“Low-income students who are pursuing a four-year degree must find a way to finance more than 150 percent of their family’s household income to pay for just one year of college, while the highest-income students only need to finance 14 percent of household earning,” Cooper explained. “For low-income students who work, these earnings help with paying tuition, fees and other critical non-tuition expenses such as food, housing, textbooks, transportation and, for some, childcare. But working longer hours undoubtedly puts a strain on students who are trying to successfully manage demanding course loads, and, in turn, impacts their ability to persist and complete at the same rates as their higher-income peers.”
Differences between where low-income and higher-income working students end up attending college is a factor in post-college success. And school choice is affected by systemic finance-related equity issues such as academic under-preparedness, said Dr. Lisa Guion Jones, a professor of higher education, and associate provost for strategy and special assistant to the president at the University of Central Florida.
Dr. Lisa Guion Jones
“Given the underperforming K-12 schools and lack of solid academic preparation that many low-income students are faced with, they are less likely to meet the admissions criteria for public universities, which are increasingly becoming more selective,” said Jones. “For-profit schools and two-year [institutions] have lower admission standards. The two-year schools can provide a nice pathway to a four-year institution. It has been my experience that far too few low-income students are taking advantage of the transfer agreements with universities.”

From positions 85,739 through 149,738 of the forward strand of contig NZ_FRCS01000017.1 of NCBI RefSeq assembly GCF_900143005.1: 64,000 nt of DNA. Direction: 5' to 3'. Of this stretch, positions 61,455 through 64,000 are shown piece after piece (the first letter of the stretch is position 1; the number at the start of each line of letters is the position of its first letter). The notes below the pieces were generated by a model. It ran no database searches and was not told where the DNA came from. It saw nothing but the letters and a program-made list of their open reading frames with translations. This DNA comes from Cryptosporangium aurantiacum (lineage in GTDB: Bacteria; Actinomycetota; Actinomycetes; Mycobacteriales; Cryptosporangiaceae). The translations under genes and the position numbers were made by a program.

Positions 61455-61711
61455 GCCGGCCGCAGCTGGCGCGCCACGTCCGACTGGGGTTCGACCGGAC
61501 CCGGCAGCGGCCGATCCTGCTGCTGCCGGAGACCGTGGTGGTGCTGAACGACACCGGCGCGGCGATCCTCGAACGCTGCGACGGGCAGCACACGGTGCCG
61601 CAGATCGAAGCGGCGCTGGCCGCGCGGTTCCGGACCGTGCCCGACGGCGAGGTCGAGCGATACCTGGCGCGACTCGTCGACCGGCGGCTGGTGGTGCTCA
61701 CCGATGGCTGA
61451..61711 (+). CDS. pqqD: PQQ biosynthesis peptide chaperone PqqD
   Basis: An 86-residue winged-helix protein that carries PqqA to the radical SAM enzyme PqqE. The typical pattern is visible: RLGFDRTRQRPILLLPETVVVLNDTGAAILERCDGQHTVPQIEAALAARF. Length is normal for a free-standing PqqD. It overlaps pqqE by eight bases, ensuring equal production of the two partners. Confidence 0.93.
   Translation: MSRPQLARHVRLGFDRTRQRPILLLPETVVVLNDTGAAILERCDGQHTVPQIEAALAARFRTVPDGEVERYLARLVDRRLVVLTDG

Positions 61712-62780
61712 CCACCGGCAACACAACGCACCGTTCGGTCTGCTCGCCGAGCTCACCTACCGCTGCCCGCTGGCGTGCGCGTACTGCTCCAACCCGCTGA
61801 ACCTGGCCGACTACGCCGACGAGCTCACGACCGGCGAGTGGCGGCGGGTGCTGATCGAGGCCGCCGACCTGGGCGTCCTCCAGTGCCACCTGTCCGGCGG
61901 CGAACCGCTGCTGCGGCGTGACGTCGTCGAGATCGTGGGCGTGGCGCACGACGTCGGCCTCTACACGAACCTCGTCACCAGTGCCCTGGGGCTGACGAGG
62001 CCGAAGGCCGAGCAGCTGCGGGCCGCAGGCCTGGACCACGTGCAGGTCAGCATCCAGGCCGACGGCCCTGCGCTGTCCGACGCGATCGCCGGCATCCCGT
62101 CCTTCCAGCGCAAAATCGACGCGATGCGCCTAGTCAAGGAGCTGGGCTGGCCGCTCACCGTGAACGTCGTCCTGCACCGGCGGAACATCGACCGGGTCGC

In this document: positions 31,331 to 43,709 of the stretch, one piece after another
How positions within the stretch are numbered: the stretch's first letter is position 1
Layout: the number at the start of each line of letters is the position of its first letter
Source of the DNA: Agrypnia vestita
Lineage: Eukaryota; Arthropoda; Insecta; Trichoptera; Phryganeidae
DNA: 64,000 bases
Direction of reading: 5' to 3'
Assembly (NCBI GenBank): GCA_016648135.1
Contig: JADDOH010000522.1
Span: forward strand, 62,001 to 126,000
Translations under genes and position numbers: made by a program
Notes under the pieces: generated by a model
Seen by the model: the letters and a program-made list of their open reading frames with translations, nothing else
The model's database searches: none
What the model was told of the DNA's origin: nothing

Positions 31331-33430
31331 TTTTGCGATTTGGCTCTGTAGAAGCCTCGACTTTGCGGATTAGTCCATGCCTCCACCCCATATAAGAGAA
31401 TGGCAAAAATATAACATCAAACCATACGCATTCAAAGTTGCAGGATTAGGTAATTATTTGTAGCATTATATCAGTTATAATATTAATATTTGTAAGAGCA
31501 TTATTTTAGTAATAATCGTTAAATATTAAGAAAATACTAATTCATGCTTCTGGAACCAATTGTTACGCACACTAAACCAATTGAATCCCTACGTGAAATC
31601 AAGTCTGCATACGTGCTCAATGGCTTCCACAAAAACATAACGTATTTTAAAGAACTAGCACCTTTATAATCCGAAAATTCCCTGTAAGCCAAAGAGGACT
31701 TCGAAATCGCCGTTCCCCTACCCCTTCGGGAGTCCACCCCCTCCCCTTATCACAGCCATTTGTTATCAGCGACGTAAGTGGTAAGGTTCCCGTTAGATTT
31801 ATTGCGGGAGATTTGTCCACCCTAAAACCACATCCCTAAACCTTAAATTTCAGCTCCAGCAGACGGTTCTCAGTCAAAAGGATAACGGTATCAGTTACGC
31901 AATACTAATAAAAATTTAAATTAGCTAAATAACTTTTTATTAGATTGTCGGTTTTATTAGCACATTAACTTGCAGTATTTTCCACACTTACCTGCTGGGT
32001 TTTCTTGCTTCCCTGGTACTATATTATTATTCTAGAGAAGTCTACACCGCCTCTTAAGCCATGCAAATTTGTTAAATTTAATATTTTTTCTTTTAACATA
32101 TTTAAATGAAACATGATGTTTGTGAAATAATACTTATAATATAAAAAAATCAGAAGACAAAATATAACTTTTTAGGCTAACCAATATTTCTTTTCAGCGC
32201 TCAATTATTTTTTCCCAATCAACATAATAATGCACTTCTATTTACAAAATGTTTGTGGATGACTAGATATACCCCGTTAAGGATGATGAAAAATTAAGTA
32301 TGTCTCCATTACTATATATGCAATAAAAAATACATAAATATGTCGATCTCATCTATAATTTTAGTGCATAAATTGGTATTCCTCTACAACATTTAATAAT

Grande Lum, provost and vice president for academic affairs at Menlo College, sees how students who must work spend less time than they otherwise would studying, getting to know their professors and classmates, and networking with alumni and others who could help them find lucrative jobs later. The student population at his small, private California institution is about 30 percent first-generation and 50 percent non-White, with about 95 percent of the student body receiving financial aid.
Menlo tries to level the playing field by requiring an internship that pays “while also greatly improving their chance of securing gainful employment post-graduation,” said Lum. “Most of our students fulfill their internship requirement as full-time employees over the summer between their junior and senior years, earning salaries at places such as YouTube, SAP, Adobe, Tesla and Bloomberg. And 50 percent of our student-interns receive offers to continue working with their internship employer post-internship.”
Still, the challenge remains for all colleges to create more equity for lower-income students, administrators said.
“We have to continue to figure out ways to make college a more worthwhile and meaningful experience in order to truly increase access as more students and families from historically underrepresented groups question the return on investment of college,” said Lum.
It’s time for educational and political leaders to address college affordability in concrete ways to ease the burden on low-income students, said Dr. Lisa M. Coleman, senior vice president of global inclusion, diversity and strategic innovation at New York University.
“One strategy could be to benchmark and replicate successful need-based-access scholars programs for low-income, first-generation and underrepresented minoritized populations,” she recommended. “The second opportunity lies in work with private partners who can help work with higher education institutions to start thinking about how we come together to address issues of affordability.”
LaMont Jones can be reached at firstname.lastname@example.org. Follow him on Twitter @DrLaMontJones